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Somatechnics: Borderland Prism

by Ginevra Bria

 

Presented on the occasion of the Museion’s tenth anniversary, Somatechnics: Transparent Travelers and Obscure Nobodies, curated by Simone Frangi, is conceived as a theoretical system to deconstruct hegemonic imaginaries of race and gender. The exhibition intertwines painting, installations, sonic researches, videos, and performance-based works by ten international artists. “The selected artists,” declares the curator, “dismantle social and political asymmetries put in place by the colonial project of whiteness in its intersection with sexism, classism, and forms of stigmatizations linked to religious belonging. Their practices critically look at those social habits which target certain bodies on the basis of visual stereotypes about their race, gender, class, religion, or sexual orientation.”

The project deals with two different, overlapping territorial aspects—the geopolitical and the historical—to create a sort of “Italy-Austria Pavilion,” a critical environment offering a fresh take on the museum’s stated mission: to foster dialogue between Mitteleuropean and Mediterranean value-related systems. Frangi conceived this interdisciplinary program as an interstitial exhibition where these two nations could dialogue regarding embedded relationships, overdetermined semblance, embodiments, and aesthetics. The critical apparatus nurturing Somatechnics springs from the theories of the activist, politician, and writer Alexander Langer, which constitute a guide, as Frangi explains, enlightening the ethnical conflicts in South Tyrol,1 which in turn are a prism through which one can observe the present and future of cohabitating cultural communities.

The exhibition title gravitates toward what Joseph Pugliese, professor of media, music, communication and cultural studies at Macquarie University in Sydney, and Susan Stryker, professor of gender studies at the University of Arizona, call somatechnics: the technological apparatus and social techniques trough which our bodies are formed and transformed and positioned in the field of political geometries.2 Works by Pauline Boudry (Switzerland, b. 1972) and Renate Lorenz (Germany, b. 1963); Danilo Correale (Italy, b. 1982); Adelita Husni-Bey (Italy, b. 1985); Patrizio Di Massimo (Italy, b. 1983); Ursula Mayer (Austria, b. 1970), and Sophie Utikal (USA, b.,1987) are identified byFrangi as Italian-based and Austrian-based practitioners who have been analyzing, denouncing, or subverting the processes that construct a kind of dichotomy between transparency and obscurity as well as ethically sustaining the “right to opacity.” None of the artists were born in South Tyrol.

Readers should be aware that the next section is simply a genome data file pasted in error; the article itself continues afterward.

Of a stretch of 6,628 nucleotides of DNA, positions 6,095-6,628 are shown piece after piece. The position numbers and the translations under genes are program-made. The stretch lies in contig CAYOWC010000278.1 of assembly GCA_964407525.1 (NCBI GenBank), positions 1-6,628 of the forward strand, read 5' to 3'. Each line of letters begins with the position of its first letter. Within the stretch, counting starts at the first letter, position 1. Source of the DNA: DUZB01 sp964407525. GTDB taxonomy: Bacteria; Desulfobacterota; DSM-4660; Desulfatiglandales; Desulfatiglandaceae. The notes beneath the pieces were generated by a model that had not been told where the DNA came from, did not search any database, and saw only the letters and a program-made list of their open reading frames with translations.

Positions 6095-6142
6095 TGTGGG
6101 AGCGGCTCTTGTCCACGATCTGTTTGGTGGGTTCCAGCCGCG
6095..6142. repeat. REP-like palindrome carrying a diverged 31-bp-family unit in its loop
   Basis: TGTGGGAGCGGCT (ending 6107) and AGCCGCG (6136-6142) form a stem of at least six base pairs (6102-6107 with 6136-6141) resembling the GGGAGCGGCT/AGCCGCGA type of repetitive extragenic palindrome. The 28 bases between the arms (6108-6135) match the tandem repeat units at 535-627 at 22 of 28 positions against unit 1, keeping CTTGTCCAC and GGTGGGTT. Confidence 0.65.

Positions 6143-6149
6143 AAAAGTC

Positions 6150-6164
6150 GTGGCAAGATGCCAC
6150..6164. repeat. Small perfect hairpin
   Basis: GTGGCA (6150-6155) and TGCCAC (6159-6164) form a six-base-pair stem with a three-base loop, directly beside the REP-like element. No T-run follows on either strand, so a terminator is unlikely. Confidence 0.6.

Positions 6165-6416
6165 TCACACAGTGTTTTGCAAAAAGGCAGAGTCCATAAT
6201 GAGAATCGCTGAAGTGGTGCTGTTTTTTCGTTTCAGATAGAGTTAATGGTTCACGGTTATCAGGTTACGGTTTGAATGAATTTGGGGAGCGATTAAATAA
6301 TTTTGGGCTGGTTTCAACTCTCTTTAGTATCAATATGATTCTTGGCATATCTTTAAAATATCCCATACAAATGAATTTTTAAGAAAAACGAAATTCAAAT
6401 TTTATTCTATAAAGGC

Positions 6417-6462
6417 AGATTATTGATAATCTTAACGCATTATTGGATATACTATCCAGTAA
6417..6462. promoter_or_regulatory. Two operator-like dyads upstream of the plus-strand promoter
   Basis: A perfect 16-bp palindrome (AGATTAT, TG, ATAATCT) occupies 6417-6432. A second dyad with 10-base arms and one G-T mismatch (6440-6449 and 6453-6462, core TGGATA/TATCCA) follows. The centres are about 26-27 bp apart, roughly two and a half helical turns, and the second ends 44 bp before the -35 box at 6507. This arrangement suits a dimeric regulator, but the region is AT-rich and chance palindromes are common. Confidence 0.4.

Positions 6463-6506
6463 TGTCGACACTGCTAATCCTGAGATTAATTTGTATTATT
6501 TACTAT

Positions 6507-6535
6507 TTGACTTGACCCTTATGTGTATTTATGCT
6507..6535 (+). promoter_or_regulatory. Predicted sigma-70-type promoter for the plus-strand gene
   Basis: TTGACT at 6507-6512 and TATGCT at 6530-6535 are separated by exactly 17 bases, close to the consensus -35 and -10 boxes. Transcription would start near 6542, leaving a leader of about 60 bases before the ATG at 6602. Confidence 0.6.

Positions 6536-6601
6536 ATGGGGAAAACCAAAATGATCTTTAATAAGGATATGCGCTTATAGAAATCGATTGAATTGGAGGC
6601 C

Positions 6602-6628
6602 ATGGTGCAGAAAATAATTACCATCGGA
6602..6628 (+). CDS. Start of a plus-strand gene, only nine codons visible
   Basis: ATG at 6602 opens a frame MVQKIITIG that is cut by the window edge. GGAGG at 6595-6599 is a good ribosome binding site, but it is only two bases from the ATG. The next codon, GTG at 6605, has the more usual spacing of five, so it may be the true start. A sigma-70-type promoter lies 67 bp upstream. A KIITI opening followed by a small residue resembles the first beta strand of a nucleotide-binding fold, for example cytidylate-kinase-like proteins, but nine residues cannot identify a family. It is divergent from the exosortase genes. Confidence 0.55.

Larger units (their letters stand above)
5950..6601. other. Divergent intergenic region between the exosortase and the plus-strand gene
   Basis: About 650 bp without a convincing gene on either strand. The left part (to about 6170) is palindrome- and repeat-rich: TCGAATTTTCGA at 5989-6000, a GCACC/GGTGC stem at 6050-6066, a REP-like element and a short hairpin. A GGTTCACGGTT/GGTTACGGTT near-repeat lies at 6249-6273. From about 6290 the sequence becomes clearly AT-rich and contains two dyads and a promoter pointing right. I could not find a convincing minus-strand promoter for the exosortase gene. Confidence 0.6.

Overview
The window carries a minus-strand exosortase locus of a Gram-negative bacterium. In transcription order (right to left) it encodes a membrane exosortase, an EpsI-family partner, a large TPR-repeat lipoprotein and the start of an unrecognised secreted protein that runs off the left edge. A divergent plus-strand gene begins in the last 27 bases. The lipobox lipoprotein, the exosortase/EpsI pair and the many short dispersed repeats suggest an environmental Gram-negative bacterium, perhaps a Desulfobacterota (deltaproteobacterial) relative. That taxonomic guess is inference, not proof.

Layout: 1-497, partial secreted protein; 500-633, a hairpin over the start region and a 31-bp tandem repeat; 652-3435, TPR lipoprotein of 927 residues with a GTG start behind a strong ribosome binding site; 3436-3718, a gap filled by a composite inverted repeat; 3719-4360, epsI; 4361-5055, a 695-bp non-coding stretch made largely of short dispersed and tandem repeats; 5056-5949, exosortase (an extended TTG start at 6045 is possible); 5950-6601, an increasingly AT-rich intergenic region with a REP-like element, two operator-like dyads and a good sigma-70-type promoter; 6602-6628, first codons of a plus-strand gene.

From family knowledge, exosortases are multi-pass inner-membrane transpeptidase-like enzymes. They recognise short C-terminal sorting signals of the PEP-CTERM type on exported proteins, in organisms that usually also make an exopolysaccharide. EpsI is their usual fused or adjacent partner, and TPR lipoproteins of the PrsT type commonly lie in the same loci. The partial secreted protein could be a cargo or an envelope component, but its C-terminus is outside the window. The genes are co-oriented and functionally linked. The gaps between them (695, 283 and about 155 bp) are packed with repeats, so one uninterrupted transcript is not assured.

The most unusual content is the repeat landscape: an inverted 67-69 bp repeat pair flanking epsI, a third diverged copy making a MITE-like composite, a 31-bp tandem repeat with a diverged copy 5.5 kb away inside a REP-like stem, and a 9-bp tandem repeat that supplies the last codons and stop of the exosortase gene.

Somatechnics also includes performances and a public program featuring Mercedes Azpilicueta (Argentina, b. 1981), Marissa Lôbo (Brazil, b. 1985), and Muna Mussie (Eritrea, b. 1978), but the gallery installation (on view through September 2) at Museion is a real epistemological investigation operating in different media, different prisms for borderlands, in a broad sense.

Somatechnics begins where distortions in the reproduction of elsewhere cease to exist. The exhibition opens with a clear declaration of intent: from his series The Lustful Turk (2012–13), Patrizio Di Massimo installs a wallpaper on a self-sustaining corner. The large-scale reproduction of an outlined oriental interior refers to the novel of the same name published anonymously in England in 1828. Popular literature featuring cultural stereotypes linked to colonialism and the Western perception of Middle Eastern cultures demonstrates, via brutalized outlines on the wall and a sculptural tower of burned pillows, the metaphors of oversimplification. Introducing how innocent and libidinous could become the temptation of reducing complex narratives to superficial incomprehension progressions.

In front of The Lustful Turk, in a darkened enclave, is Ursula Mayer’s Atom Spirit(2016). Set in a tropical environment, the film follows the work of an evolutionary geneticist whose international team is tasked with collecting DNA from all forms of life in the jungles of Trinidad and Tobago, and ultimately rejects scientific classifications to construct an alternative, queer ecology. On the opposite side of the museum, Adelita Husni-Bey’s The Green Mountain (2011) and video On Exile (2018) are displayed in front of Danilo Correale’s Five Hundred Forty Eight (548), a series of work recently exhibited at the first edition of the Riga Biennale, while a garish series of arazzi (tapestries) by Sophie Utikal are about stitching together textile fragments into self-portraits of different landscapes and images she sees within and around her body. The artists herself affirms: “I wanted to produce dystopian images that communicated my own anxiety regarding the environment. My first aim was to translate keywords like indecision, paradox, fear, scarcity and dependency into legible scenarios. But at the very same time I also wanted to produce fantastic visions of the future.”

 

 

[1] South Tyrol is the Italian territory that borders on Austria.
[2] J. Pugliese, S. Stryker, “The somatechnics of race and whiteness,” Social Semiotics, vol. 19 n° 1, 1–8

 

at Museion, Bolzano
until 2 September 2018

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